She was a mother and a grandmother and had a husband. A husband she was waiting for…..hoping he was coming for a visit. And she looked like she was about 55-years old. We were doing our program in a Dementia Unit in Chester County. Shirley Lynne looked so put together, like she was dressed for a picnic or a stroll on the boardwalk.
Have you seen my husband? Can I leave now? I don’t want to stay in here. Please open the door. I want to go with you.
Shirley, step back away from the door. Your husband will be coming later. Patricia and Meryl are here to do a program. Sit down now. They will be giving everybody a stuffed animal.
How many stuffed animals can I have? I would like that one and that one and that one. (She took three stuffed animals.)
Yes, Shirley Lynn was about 55-years-old. I thought of my sisters and cousins and friends in that age bracket. What would you really do if a person that you knew so well as competent, capable, compassionate and just so “regular” developed dementia at an early age….and was no longer that person – the one that you knew so well. It was heartbreaking to witness.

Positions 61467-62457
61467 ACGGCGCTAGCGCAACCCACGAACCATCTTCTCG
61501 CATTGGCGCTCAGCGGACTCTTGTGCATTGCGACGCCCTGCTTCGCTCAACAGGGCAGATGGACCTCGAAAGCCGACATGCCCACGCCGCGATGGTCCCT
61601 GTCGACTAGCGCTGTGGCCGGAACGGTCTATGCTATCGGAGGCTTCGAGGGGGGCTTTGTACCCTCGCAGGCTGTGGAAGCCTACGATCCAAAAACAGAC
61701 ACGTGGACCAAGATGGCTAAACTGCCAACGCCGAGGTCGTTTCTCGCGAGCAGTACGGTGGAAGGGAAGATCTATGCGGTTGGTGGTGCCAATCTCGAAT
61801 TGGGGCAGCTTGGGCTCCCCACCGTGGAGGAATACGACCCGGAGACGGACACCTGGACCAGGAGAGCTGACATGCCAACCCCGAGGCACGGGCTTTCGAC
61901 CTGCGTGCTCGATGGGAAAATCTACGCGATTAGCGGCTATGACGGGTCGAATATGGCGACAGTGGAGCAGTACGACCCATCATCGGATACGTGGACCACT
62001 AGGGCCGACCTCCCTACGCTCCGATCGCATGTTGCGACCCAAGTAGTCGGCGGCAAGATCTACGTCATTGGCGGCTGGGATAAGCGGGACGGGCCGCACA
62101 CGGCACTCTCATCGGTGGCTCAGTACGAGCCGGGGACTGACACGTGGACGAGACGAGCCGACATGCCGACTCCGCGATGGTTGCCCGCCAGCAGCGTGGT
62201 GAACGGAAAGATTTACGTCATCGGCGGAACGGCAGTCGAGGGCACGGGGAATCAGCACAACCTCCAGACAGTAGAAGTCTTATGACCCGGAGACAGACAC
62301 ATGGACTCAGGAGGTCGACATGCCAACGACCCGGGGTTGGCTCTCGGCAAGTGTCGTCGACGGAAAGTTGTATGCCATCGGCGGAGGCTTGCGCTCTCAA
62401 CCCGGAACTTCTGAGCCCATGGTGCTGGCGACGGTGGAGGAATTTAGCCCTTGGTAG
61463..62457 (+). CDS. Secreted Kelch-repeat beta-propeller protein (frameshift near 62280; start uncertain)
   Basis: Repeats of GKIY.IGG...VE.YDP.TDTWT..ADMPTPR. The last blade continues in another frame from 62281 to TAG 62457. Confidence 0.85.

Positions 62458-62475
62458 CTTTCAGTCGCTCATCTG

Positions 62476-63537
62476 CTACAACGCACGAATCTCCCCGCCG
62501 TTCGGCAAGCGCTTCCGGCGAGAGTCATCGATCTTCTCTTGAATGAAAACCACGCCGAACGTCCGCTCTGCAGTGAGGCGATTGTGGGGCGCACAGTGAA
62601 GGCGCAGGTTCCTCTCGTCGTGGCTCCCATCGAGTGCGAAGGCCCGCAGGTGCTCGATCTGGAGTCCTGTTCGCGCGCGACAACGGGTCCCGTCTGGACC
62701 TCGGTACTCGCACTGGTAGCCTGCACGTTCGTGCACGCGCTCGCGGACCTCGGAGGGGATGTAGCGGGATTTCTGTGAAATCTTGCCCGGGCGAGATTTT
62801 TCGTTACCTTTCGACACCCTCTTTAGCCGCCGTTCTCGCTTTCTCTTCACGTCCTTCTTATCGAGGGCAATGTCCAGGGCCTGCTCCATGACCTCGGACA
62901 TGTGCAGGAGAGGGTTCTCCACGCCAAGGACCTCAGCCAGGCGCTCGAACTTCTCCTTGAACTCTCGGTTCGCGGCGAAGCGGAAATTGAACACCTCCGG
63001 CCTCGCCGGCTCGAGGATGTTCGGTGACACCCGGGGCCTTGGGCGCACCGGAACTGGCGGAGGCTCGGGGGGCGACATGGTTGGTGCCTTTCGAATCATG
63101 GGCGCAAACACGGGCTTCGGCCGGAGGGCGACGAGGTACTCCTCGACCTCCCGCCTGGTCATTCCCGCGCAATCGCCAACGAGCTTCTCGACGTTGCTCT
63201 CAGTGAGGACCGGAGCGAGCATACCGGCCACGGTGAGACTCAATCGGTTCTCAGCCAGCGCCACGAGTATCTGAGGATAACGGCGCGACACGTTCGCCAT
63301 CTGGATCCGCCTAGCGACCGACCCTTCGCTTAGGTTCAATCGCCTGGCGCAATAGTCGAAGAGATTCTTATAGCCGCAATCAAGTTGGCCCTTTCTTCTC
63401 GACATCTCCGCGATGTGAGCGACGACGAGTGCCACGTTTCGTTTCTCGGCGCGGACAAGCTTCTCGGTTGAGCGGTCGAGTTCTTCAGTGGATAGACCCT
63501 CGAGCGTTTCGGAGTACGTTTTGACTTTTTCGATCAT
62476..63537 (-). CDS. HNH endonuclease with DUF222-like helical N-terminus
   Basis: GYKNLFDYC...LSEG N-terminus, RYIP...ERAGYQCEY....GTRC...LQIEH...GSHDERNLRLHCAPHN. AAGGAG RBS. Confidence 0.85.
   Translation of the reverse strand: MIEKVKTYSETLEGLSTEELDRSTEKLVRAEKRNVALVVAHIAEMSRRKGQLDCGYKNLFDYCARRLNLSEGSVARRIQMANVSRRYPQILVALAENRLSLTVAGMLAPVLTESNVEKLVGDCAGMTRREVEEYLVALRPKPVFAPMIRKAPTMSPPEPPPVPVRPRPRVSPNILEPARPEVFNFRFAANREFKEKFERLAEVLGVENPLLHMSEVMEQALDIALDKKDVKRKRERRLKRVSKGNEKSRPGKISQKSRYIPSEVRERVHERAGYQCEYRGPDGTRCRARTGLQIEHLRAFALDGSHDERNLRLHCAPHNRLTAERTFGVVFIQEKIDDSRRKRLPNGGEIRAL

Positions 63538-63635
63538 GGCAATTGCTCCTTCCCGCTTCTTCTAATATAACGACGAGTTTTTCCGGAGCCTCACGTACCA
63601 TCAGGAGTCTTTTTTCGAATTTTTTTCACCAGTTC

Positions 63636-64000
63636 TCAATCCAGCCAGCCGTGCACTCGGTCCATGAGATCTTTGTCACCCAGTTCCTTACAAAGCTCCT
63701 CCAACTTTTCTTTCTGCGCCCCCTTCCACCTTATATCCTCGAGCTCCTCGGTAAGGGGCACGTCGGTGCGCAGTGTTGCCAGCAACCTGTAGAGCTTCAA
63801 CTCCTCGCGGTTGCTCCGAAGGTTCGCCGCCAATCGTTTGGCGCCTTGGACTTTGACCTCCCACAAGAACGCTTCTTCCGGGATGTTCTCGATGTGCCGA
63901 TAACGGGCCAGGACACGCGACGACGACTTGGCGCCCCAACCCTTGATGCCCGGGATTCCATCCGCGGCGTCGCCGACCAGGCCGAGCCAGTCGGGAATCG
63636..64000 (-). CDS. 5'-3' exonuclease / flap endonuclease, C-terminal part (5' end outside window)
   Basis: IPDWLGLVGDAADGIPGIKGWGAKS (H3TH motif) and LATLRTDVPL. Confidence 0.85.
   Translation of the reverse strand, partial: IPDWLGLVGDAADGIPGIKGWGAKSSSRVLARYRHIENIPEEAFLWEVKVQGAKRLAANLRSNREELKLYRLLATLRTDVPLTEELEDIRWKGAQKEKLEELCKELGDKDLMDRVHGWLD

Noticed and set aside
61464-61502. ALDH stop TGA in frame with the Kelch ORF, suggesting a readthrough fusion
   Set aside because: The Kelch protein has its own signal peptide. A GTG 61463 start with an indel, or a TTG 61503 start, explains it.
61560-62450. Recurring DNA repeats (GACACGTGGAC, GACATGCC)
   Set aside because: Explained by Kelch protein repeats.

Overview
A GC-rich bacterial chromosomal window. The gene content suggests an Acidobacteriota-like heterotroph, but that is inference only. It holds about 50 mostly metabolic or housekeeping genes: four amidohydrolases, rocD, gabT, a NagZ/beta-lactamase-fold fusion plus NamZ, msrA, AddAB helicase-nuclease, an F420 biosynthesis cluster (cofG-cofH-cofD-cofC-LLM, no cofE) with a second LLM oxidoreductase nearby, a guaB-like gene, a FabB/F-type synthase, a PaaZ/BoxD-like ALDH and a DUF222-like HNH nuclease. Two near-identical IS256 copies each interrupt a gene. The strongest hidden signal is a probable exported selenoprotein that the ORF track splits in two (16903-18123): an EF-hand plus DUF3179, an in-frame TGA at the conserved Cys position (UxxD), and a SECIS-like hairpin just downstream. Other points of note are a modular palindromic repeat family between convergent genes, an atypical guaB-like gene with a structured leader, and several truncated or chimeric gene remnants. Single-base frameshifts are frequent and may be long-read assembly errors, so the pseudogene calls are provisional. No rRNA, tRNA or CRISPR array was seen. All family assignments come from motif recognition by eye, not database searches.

Meryl and I asked her to help us pass out the stuffed animals and the tissue paper flowers. She enjoyed that. We walked down the long hallway and smiled and placed a stuffed animal on each lap. Many of the residents had dolls on their laps already.
Sadly, on this floor, many of them hardly noticed us. Dementia is a very cruel “robber” of life.